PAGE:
What we know about the MoD ‘being hacked by China’

Grant Shapps has said up to 272,000 may be affected - but stopped short of blaming China.

Undated file photo of the sign for the Ministry of Defence in London. Defence Secretary Grant Shapps will update MPs on a cyber attack on a database containing details of armed forces personnel amid reports China was behind the hack. A third-party payroll system has been hacked, potentially compromising the bank details of all serving personnel and some veterans. A very small number of addresses may also have been accessed. Issue date: Tuesday May 7, 2024.
The Ministry of Defence (MoD) has been targeted in a cyber attack. (PA)

Grant Shapps has said that “state involvement” in the large-scale cyber attack on the Ministry of Defence (MoD) cannot be ruled out amid speculation China carried out the hack.

The defence secretary said there is evidence of “potential failings” of the contractor - Shared Services Connected Ltd (SSCL) - operating the payroll system that was hacked, “which may have made it easier for the malign actor” to gain access to the details of up to 272,000 service personnel and veterans.

Shapps stopped short of naming China but said he "cannot rule out state involvement" amid claims the government suspects Beijing to be linked to the attack.

China has described the reports as a "fabricated and malicious slander".

The government has launched a full investigation after the cyber attack was carried out on a third-party payroll system on a database continuing details of armed forces personnel.

The hack potentially comprises the bank details of all serving personnel and some veterans and a very small number of addresses may also have been accessed.

The Guardian said the records had been exposed to hackers, with data including names and bank details, and in a few thousand instances, addresses and national insurance numbers.

The MoD took the external network, operated by a contractor, offline and it is understood that initial investigations have found no evidence that data has been removed.

However, affected service personnel will be alerted as a precaution and provided with specialist advice.

London, UK. 30 Apr 2024. Grant Shapps - Secretary of State for Defence attends a cabinet meeting in Downing Street: Justin Ng/Alamy Live News.
Defence secretary Grant Shapps briefed MPs about the hack in the House of Commons on Tuesday. (Alamy)

They will be able to use a personal data protection service to check whether their information is being used or an attempt is being made to use it.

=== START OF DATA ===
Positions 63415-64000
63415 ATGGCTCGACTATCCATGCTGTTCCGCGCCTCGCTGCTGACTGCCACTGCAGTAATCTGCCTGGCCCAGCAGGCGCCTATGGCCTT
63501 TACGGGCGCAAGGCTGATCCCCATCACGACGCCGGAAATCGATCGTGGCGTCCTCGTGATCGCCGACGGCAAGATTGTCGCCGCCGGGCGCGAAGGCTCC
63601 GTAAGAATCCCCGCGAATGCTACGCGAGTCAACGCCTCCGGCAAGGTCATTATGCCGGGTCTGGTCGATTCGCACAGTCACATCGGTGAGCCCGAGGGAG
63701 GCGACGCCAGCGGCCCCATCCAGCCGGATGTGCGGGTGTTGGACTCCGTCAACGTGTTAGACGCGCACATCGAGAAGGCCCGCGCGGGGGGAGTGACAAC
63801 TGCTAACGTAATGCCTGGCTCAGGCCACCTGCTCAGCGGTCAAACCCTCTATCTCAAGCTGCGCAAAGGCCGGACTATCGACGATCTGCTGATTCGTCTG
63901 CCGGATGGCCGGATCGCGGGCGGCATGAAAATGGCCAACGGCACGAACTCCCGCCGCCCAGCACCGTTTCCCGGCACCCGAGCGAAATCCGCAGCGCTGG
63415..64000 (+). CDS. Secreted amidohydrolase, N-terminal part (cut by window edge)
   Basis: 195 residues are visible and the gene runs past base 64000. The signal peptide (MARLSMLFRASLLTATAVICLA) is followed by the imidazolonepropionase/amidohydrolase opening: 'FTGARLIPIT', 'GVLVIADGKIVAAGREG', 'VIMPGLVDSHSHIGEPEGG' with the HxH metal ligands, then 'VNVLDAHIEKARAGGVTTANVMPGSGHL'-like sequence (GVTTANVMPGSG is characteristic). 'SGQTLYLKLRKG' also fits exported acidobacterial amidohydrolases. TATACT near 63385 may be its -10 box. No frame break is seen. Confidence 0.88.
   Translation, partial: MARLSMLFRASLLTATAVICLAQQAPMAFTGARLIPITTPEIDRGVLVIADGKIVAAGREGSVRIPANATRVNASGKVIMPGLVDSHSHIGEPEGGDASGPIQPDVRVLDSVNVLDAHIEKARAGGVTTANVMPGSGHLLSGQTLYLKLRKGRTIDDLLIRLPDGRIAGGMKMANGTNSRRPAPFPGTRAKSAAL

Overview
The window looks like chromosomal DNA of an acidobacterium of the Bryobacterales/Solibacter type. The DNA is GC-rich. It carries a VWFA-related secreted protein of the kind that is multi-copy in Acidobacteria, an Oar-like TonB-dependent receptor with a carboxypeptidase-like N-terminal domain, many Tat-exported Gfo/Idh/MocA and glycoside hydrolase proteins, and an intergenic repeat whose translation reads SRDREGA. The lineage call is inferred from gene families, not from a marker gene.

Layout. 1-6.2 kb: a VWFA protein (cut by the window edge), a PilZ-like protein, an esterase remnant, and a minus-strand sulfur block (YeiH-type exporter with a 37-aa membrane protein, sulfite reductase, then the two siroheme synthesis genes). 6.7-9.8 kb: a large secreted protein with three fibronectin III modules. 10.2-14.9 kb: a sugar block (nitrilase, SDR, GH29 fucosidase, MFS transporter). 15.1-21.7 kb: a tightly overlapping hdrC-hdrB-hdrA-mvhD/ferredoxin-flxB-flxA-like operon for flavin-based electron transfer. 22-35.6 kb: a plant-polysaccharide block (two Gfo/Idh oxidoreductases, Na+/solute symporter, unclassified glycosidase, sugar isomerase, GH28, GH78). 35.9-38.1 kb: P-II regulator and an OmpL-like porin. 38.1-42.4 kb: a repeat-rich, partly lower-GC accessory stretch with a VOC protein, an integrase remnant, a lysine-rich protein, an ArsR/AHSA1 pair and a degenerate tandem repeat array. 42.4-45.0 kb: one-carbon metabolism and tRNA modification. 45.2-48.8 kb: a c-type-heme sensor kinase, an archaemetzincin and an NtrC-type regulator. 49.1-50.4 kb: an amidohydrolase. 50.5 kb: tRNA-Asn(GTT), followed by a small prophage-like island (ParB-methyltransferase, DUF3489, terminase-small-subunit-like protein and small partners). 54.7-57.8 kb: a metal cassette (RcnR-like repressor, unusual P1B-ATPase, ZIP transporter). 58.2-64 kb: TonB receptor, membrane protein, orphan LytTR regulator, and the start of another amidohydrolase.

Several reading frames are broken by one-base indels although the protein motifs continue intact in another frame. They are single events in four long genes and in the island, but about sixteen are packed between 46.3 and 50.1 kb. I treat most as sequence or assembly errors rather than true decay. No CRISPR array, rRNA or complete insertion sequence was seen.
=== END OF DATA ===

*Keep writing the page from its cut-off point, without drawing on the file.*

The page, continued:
All salaries were paid at the last payday, with no issues expected at the next one at the end of this month, although there may be a slight delay in the payment of expenses in a small number of cases.

Contractor SSCL is thought to provide business process services to 22 government departments and agencies and is responsible for paying 550,000 public servants

The culprit has not been established, but both Sky News and the BBC reported that the government suspects China of carrying out the hack.

Shapps declined to identify the culprit, telling the Commons: “For reasons of national security, we can’t release further details of the suspected cyber activity behind this incident.

“However, I can confirm to the House that we do have indications that this was the suspected work of a malign actor and we cannot rule out state involvement.”

The Ministry of Defence MOD building on Whitehall, London, UK
The Ministry of Defence (MoD) said a third-party system was hacked. (PA)

The scale of the attack several days ago is also unknown, or how exactly it was carried out.

The number of personnel whose details were compromised has not been confirmed, but Shapps said up to 272,000 service personnel may have been hit by the data breach.

However, it appears initial investigations have found no evidence that any data has been removed, but affected armed forces personnel have been alerted as a precaution.

China has denied carrying out the hack, with a spokesman for its embassy in the UK saying: "The so-called cyber attacks by China against the UK are completely fabricated and malicious slanders.

“We strongly oppose such accusations. China has always firmly fought all forms of cyber-attacks according to law."

The Metropolitan Police said it is not involved in any investigation at this stage.

In March, the UK and the US accused China of a global campaign of “malicious” cyber attacks in an unprecedented joint operation to reveal Beijing’s espionage.

Britain blamed Beijing for targeting the Electoral Commission watchdog in 2021 and for being behind a campaign of online “reconnaissance” aimed at the email accounts of MPs and peers.

In response to the Beijing-linked hacks on the Electoral Commission and 43 individuals, a front company, Wuhan Xiaoruizhi Science and Technology Company, and two people linked to the APT31 hacking group were sanctioned.

But some of the MPs targeted by the Chinese state said the response did not go far enough, urging the Government to toughen its stance on China by labelling it a “threat” to national security rather than an “epoch-defining challenge”.